Depression can be an all-encompassing disruption to every facet of one's life. It may not only impact one's emotions (e.g., feeling down and/or irritable) and energy (e.g., fatigue and lack of motivation), but may also result in low self-worth, disruptions to sleep patterns, clouded thinking and indecision, lack of enjoyment or engagement in activates, social isolation and/or difficulties in social relationships, and disruptions to sexual functioning. It can also result in increased thoughts of death or suicide. Complicating this is that depression can oftentimes have a gradual, insidious onset, delaying its detection until the person is already steeped in it and struggling to get through the day, let alone having enough energy to seek help. It can also have a cyclical pattern in which short term resolutions to symptoms can actually worsen the problem, pulling the sufferer into an even deeper depression (for example, feeling tired and then sleeping longer can actually make you feel more tired and entrench you in a pattern of hypersomnia).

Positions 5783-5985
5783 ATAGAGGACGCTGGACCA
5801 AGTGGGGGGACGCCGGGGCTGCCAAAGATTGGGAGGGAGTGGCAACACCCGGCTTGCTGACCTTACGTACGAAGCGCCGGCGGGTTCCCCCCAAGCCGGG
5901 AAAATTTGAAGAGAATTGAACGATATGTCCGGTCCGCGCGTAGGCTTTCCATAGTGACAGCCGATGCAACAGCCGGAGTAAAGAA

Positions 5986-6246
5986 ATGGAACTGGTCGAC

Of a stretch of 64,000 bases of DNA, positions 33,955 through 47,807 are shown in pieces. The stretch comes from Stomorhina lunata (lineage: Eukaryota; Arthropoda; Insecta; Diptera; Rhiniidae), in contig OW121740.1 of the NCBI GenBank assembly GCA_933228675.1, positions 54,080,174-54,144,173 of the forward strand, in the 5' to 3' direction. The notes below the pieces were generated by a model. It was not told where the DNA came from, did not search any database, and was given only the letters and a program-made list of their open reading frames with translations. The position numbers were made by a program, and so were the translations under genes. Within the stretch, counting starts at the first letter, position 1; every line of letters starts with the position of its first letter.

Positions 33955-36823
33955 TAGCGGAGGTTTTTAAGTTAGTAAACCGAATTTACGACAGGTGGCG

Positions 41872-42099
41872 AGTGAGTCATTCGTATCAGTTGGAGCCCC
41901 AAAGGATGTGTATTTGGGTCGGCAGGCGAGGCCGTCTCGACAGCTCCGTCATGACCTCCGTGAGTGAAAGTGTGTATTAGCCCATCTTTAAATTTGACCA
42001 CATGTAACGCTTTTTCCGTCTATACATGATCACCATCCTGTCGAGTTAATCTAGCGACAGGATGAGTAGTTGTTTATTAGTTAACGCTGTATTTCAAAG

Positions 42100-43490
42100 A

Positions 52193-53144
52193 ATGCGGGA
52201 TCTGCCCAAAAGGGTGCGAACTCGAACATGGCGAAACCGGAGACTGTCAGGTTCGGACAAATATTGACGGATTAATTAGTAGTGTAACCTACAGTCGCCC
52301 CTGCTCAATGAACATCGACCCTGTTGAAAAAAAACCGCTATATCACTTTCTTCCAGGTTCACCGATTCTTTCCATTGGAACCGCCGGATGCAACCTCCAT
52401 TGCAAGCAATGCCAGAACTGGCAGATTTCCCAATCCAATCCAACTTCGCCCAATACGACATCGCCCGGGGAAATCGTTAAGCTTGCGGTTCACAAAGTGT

There are a variety of treatments aimed at alleviating depression and I will work with you to identify which may be the most beneficial. Cognitive behavioral therapy (CBT), in particular, can be very helpful in analyzing and improving patterns in one's thoughts and behaviors that contribute to depression. Examining a person's environmental context and biological factors are also key to understanding the whole of a person's experience and are important to treatment. Ideally, treatment will involve helping you to analyze and improve your thinking and coping patterns, while also rebuilding activity and social routines, so that your view of self, biological rhythms and relationship with others can all steadily improve.